Sunday, September 29, 2013

Cathleen Schine, FIN & LADY

Flippant and well-written but coy; I didn't feel the heart of the book was revealed until quite near the end. Set in the 1960s NYC (a wacky time, sketched well here), most of the book is focalized through Fin, who loses both his parents by age 11.  He is left to a guardian, his 20-ish half-sister Lady, whom he remembers mainly from a frantic trip he once made with his two parents as they raced around Europe to find her in Capri and make sure she aborted her illegitimate child. Lady is a spoiled rich girl who lived uptown when her parents were alive but moves to Greenwich Village with her black maid Mabel and Fin and his dog Gus. Trailed by a trio of hapless suitors, each of whom Fin must call "Uncle," Lady flirts with political activism (getting put in jail for a night is an adventure; Fin tags along), charms anyone she likes, puts Fin in a ridiculous "progressive" school where he doesn't learn math, and doesn't want to marry yet doesn't want to be alone. (SPOILER ALERT) When finally Lady returns to Capri and meets a man she loves, he is (of course) as unavailable as she ever was to the men who loved her; she becomes pregnant with his child. This time, she keeps the baby; and when she dies in a tragic accident, Fin (age 18) becomes the guardian to the baby girl (the elusive "I" of the book, somewhat a mystery throughout). But Fin is willing to remember and acknowledge his own difficult childhoood to spare Lydia the same. I enjoyed this book, but I was exasperated rather than charmed by selfish, narcissistic Lady (as I think we are meant to be). The book ends, in the voice of grown Lydia, with a sweetness that is tempered by Lydia's delicate allusions to how angry Fin later felt about Lady's crazy, misguided attempts at parenting. The fact that Fin doesn't marry, even into his 60s, perhaps speaks to how people can rise above their dysfuctional childhoods only so far; it's left to the next generation to be able to observe the whole picture at one remove, and have compassion for the 20-ish girl who's suddenly saddled with a child and does something, which is better than nothing at all.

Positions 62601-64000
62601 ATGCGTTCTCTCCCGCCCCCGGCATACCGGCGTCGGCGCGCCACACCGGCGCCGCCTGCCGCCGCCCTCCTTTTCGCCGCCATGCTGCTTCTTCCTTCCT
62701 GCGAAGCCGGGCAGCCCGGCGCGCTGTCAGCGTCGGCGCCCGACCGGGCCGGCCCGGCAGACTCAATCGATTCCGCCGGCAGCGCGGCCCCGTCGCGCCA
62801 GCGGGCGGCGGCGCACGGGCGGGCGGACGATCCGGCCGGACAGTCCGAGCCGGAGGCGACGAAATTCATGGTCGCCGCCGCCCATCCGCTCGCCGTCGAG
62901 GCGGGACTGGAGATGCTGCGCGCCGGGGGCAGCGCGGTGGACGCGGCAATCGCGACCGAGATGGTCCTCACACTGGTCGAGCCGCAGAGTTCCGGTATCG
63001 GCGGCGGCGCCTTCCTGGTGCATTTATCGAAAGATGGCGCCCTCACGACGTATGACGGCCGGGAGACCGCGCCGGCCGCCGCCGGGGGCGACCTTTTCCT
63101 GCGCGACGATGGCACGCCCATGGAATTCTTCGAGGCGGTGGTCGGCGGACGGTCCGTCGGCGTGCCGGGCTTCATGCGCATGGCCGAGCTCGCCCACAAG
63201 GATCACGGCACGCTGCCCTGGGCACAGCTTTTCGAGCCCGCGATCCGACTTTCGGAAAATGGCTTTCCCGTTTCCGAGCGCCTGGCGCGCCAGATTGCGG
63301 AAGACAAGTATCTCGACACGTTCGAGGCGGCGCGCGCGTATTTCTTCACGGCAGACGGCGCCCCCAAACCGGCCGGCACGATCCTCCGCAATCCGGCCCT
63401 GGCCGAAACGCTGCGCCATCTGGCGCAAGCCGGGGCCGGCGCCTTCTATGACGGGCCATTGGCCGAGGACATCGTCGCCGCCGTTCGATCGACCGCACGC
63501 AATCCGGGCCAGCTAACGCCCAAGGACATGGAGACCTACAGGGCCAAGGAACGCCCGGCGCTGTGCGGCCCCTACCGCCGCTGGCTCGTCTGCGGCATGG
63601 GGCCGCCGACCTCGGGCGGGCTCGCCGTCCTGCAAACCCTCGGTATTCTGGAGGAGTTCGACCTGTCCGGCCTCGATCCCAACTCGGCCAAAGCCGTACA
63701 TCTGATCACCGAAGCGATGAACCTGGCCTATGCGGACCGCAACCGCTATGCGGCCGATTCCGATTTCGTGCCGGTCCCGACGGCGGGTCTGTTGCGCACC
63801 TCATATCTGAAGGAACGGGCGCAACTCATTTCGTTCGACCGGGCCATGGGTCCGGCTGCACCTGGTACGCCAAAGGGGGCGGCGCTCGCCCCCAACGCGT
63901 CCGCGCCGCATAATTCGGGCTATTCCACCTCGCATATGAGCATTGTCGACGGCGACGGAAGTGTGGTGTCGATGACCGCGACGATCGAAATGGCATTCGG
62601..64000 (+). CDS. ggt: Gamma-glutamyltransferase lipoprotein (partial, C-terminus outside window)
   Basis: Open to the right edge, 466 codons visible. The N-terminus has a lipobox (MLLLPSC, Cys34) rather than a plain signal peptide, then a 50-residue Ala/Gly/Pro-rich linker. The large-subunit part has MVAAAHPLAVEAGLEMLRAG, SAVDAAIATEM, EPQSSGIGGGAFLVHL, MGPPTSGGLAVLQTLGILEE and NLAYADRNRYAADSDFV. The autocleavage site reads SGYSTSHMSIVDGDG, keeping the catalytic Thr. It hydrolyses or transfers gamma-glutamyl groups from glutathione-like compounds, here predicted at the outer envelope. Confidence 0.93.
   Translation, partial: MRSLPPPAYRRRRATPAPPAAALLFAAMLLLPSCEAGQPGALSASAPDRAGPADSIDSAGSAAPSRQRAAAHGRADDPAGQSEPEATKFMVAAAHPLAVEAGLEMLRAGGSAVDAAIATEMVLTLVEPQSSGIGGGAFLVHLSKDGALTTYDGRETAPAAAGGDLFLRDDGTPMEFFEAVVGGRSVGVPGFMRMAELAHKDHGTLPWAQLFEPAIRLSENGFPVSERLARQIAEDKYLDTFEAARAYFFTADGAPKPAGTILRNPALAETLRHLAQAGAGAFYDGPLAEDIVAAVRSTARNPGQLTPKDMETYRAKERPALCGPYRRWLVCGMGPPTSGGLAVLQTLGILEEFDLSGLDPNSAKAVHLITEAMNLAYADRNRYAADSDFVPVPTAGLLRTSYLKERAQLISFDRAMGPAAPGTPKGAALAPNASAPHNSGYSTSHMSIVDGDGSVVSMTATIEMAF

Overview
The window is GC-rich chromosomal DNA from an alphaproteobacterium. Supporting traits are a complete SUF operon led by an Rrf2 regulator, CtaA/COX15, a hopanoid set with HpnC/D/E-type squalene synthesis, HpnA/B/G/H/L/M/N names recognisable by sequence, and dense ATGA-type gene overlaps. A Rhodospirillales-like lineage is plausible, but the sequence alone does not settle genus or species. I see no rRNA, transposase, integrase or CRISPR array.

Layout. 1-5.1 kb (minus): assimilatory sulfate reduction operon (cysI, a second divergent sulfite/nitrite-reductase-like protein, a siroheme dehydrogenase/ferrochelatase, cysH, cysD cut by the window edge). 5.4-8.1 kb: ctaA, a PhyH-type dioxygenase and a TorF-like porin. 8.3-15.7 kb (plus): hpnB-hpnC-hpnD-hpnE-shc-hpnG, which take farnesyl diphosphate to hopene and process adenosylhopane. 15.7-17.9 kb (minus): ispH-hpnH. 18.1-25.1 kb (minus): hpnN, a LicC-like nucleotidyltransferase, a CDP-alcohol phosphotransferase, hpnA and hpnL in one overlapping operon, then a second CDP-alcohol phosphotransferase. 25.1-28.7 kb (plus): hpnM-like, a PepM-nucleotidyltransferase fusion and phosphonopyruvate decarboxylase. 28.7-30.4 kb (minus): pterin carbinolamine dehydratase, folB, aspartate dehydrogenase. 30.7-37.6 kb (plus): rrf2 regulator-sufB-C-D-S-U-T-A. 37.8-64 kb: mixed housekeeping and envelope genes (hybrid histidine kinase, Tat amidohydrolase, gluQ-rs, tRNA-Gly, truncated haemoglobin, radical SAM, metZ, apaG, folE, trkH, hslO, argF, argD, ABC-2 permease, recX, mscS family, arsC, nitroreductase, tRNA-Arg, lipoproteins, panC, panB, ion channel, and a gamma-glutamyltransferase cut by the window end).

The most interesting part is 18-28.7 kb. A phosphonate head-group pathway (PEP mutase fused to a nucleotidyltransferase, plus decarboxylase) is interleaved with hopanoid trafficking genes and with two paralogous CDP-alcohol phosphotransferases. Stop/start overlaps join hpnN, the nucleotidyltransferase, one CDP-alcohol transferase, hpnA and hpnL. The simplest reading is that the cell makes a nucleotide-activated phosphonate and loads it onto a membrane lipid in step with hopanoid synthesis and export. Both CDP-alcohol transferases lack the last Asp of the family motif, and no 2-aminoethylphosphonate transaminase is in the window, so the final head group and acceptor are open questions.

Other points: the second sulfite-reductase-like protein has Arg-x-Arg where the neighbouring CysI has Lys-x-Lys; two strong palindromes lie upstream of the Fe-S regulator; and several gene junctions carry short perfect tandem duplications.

Wednesday, September 11, 2013


The author, a former medical director, uses 12 patients (he's one of them; he was diagnosed with cancer and underwent chemo and radiation) as "windows" into 12 different systemic and ethical problems--illegal immigration, the foster care system, alcoholism, compliance, organ donation, etc. The writing is uneven at times; he ostensibly quotes patients, but their voices sound surprisingly like his own; and sometimes stories/chapters end with a strange abruptness. But I like this sort of book for the way it broaches topics and doesn't present pat, black-and-white answers. It serves as an invitation for people to think about complicated issues; and it shows just how many facets of our society are linked with healthcare. Some of my favorite lines: "How people die and how we participate in their deaths is as much about us as about them. Our own humanity is at stake. In a society that is increasingly mesmerized by efficiency, measurement by numbers and a bottom-line mentality that extols profit and wealth over any other human value, the risk is clear to everyone I work with. When health care is now measured by a 'medical loss ratio,' and the percentage of spending on health care is considered a 'loss,' then we are really lost."